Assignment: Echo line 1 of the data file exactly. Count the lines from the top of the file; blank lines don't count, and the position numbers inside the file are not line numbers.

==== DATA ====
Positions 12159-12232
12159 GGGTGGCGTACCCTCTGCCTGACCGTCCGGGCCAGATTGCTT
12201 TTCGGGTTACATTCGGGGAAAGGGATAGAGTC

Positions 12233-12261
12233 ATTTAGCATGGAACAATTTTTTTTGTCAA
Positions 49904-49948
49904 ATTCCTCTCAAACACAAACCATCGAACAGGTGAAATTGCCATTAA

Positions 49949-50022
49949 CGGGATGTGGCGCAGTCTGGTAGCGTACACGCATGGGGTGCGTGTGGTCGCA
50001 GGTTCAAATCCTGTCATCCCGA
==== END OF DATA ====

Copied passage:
Positions 12159-12232